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Condos are a popular investment among buyers in part because, unlike co-ops, condo owners enjoy a relatively unrestricted right to rent out the apartment should the need or desire strike.
But sometimes, this seemingly advantageous freedom turns out to be a painful Achilles heel.
No authority, and little accountability
Unlike co-ops, condos lack the authority to reject undesirable renters who, even at first blush, would appear likely to cause problems in the building.
Instead, a condominium board’s only initial protection is a right of first refusal--meaning that if the board doesn't want a particular unit to be rented, it must rent the unit on behalf of the condominium association on the same terms and conditions offered to the unwanted tenant.
Compounding matters is the fact that although renters must live by the same rules and regulations as the condominium’s units owners, condominium boards face a slew of challenges when seeking the removal of a renter who causes a nuisance (such as odors or noise) or engages in illegal activity.
This is because there is no direct legal relationship between the condominium association and the tenant. Rather, the relationship is between the association and the unit owner, who is likely realizing a profit from the rental, or at minimum, offsetting the carrying charges for the apartment and who may be loathe to put their income stream at risk, or see it dry up.
All a condominium board can really do is ask the renter to stop, and ask the condo owner to either control or evict the renter.
Unfortunately, such requests are often not successful, as the tenant is simply a bad actor and, as noted above, the condo owner is not likely to be highly motivated to take any steps that would result in their loss of rental income.
Next stop: Court
If the unit owner can’t control and refuses to evict a problem renter, the next step for a condo board is to bring an action against both the unit owner and the renter, seeking a court order forcing the owner to evict the tenant and/or enjoining the renter from engaging in the problematic behavior.
Our firm recently handled a case on behalf of a Manhattan condominium board where the tenant of an otherwise lawfully rented condo unit was engaging in prostitution.
Although the case settled in relatively short order due to the undisputable evidence we obtained as a result of multiple police sting operations, we stood a very good chance of successfully stopping the unlawful conduct via an injunction and obtaining a court order compelling the unit owner to begin eviction proceedings against his tenant.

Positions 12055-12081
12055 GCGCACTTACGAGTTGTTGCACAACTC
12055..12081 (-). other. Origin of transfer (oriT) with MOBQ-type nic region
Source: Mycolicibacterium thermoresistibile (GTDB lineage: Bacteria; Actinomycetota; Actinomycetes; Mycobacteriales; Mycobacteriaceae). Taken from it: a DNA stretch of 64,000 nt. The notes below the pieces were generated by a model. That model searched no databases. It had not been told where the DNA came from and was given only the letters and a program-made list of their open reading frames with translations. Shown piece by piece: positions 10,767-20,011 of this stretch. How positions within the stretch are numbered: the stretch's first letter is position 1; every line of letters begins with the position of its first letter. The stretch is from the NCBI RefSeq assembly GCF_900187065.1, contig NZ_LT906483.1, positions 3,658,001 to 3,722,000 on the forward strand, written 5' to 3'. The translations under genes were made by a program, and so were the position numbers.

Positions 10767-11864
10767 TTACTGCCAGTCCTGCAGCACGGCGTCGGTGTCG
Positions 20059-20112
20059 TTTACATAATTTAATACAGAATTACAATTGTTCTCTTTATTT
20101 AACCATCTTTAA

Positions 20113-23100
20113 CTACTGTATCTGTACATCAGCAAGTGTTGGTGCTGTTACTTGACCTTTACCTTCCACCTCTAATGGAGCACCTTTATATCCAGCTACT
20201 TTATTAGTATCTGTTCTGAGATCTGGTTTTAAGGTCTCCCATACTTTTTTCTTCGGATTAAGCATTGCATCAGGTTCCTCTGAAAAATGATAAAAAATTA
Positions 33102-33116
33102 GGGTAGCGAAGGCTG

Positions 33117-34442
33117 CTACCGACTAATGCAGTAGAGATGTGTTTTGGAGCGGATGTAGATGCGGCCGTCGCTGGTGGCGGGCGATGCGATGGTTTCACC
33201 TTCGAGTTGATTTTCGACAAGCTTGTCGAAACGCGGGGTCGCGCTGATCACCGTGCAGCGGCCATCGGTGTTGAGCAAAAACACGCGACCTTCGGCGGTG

Not all cases are this easy, however, particularly where the alleged objectionable conduct might be considered more subjective in nature; i.e., noise and smells, abusive conduct toward the building staff, etc.
In these types of cases, the best solution from a practical perspective might be to simply continue documenting the objectionable behavior and, to the greatest extent possible, persuade the unit owner that he or she would be much better off not renewing the lease and finding another tenant instead.
A way out?
In theory, condominiums can try to narrow the ability to rent out apartments by amending the governing documents to restrict the duration of rentals and/or impose conditions such as the payment of a rental fee to the association.
Such an amendment would be difficult to pass--requiring, at minimum, the approval of a supermajority of unit owners who may not be thrilled to sacrifice the obvious benefits of having the freedom to rent one’s unit with virtually no limitations.
Bottom line: It’s hard for condominiums to have their cake and eat it too. Greater flexibility to rent brings the possibility of greater rental-related problems, for which a proactive and consistent legal response is the best approach.
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